Mallory Duncan, president of the National Retail Federation (search), said retailers began collecting phone numbers and zip codes and recording purchases to protect themselves against fraud--the return of stolen merchandise for cash refunds--without having to subject their customers to draconian return policies. Knowing who you are, where you live and what you buy also helps them protect their customers and themselves against identity fraud, save big on marketing and mailing costs by targeting their advertising, pinpoint where to open their next store, and provide a high level of personalized and convenient customer service.

For example, at the high-end kitchenware store William Sonoma, buyers of gift certificates are asked to provide name, address and phone number. If the gift certificate is lost, the store can track the number to verify whether it has been redeemed and if not, issue a new one. Without the ability to track the specific certificate number and verify who purchased it, a lost gift certificate is the same as losing cash. Tracking which zip codes their customers come from lets Bed, Bath & Beyond know where a new giant store is most needed.

Providing this information to a retailer is almost always voluntary and, Duncan added, customers are increasingly providing false information when asked for it. Retailers are obligated by law to report cash transactions over $10,000 to the government, but other than that, much of the information retailers collect is not stored. But, Duncan said, different companies use the information different ways, and the issue of how their marketing efforts dovetail with privacy and homeland security concerns is a relatively new one for the retail industry.

"After Sept. 11, the government went to some companies and asked for help tracking the hijackers," Duncan said. "One would hope the government wouldn't abuse the power the people have chosen to give them."

One sector of the retail industry for whom the issue is not new-- book store owners-- feel the government has already shown a predeliction for abusing that power. For them, the issue dates back before the terrorist attacks to the Monica Lewinsky-Bill Clinton scandal (search), when the government subpeonaed Lewinsky's purchases from several book stores. The stores fought the order and won an early court round before Lewinsky agreed to turn over her book purchase records as part of her immunity deal with prosecutors.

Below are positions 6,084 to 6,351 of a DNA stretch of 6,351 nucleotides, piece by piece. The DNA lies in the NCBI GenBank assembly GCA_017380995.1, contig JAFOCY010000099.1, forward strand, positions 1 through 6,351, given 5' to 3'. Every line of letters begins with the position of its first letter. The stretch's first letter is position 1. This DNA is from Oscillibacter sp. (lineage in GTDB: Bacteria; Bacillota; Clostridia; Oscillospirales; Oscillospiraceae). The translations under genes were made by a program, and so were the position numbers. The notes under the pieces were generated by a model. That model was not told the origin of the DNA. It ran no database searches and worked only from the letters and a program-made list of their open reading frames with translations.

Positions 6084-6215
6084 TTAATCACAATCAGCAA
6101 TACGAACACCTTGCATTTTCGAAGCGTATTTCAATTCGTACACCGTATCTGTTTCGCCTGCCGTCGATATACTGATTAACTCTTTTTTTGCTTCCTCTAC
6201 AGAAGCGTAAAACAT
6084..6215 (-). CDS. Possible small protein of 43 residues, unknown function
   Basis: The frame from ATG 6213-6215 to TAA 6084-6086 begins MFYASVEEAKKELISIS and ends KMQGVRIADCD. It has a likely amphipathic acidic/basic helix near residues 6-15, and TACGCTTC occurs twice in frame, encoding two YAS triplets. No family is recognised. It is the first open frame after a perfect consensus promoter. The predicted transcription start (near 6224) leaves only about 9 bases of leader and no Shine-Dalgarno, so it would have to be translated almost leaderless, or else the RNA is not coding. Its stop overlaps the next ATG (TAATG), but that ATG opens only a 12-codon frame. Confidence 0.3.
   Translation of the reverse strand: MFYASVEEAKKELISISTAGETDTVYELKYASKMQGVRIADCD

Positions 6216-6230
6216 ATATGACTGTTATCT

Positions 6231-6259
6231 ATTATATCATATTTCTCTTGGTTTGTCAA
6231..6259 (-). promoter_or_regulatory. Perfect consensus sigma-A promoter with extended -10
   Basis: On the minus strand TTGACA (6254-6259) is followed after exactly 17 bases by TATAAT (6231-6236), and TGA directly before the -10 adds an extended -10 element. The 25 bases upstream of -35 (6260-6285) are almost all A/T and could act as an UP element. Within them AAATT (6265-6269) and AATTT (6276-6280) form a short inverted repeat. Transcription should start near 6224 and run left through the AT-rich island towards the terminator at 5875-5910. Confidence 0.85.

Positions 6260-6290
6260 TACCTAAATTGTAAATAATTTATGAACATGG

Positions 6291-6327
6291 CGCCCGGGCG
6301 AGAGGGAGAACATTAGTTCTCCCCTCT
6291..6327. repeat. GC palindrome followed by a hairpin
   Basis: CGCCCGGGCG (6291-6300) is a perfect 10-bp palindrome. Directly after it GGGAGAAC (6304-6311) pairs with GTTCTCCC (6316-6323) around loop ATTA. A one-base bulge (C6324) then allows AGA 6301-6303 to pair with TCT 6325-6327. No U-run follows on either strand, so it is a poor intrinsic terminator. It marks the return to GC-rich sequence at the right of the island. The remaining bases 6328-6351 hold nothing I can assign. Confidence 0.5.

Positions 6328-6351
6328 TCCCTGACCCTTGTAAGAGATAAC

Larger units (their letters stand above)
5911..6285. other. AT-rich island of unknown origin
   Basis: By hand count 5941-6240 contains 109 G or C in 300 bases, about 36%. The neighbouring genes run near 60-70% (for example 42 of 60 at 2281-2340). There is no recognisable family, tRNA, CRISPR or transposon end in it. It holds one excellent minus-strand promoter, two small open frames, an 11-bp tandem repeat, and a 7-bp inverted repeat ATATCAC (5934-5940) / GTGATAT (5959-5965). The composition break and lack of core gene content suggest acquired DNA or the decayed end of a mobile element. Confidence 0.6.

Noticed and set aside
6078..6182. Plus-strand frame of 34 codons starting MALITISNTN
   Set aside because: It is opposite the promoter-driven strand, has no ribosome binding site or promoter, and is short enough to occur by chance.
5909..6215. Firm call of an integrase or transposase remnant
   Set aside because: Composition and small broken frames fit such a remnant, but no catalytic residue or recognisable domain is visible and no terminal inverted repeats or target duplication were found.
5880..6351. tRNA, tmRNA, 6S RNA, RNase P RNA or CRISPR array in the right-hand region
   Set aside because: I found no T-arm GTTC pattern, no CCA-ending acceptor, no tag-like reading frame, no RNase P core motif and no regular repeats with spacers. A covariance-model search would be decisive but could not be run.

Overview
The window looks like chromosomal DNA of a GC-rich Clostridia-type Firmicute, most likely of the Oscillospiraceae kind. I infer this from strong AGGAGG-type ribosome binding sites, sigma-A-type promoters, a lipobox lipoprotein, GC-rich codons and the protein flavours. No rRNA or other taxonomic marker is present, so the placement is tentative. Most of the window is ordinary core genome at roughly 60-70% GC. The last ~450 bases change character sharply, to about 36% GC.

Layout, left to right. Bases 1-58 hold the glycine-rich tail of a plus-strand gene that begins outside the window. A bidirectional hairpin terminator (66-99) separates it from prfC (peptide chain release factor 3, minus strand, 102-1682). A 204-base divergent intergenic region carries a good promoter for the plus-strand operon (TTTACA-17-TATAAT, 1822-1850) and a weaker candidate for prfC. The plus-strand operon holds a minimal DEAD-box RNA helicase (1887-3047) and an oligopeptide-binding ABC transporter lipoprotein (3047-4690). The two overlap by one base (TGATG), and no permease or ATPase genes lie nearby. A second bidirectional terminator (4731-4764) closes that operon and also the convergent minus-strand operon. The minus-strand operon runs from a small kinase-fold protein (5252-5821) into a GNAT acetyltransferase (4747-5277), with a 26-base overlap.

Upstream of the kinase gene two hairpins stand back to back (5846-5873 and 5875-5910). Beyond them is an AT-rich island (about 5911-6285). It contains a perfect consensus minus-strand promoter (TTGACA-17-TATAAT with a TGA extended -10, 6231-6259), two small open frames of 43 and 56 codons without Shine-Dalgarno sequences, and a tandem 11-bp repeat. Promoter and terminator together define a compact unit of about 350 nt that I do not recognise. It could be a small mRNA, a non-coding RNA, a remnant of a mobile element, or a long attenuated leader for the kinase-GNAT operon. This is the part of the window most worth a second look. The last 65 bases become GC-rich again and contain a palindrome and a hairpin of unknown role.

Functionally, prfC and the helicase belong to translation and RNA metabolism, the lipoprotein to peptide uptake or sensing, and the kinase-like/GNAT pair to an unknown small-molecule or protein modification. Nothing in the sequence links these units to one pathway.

Chris Finan, president of the American Booksellers Foundation For Free Expression (search), said booksellers knew they had a problem when they realized new computerized inventory tracking systems were matching purchases with credit card numbers. Instead of just telling owners how many of a particular book they sold, if it was bought with a credit card, they also knew who bought it.

"It was a suprise to us," Finan said. "When we realized we had this information, we realized we had a privacy problem and have been endeavoring to do something about it ever since." (A law suit against the Justice Department recently failed, but booksellers have been successful in getting legislation introduced that would curb the attendent sections of PATRIOT. The bill has attracted bi-partisan support. )

Consumers do have the right not to provide retailers with information and can make cash purchases that don't leave credit card records behind, and groups like the NRF and ABBFE are providing members with guidelines for privacy policies.

But as Duncan points out, the administration pushing PATRRIOT and similiar policies is one elected, and now enjoying overwhelming support, from the American people. He suggests that the best way Americans can protect their privacy is perhaps at the polls.

"Retailers have no control over what the government does," he said. "These laws have been passed by people who Americans gave that power to," he said.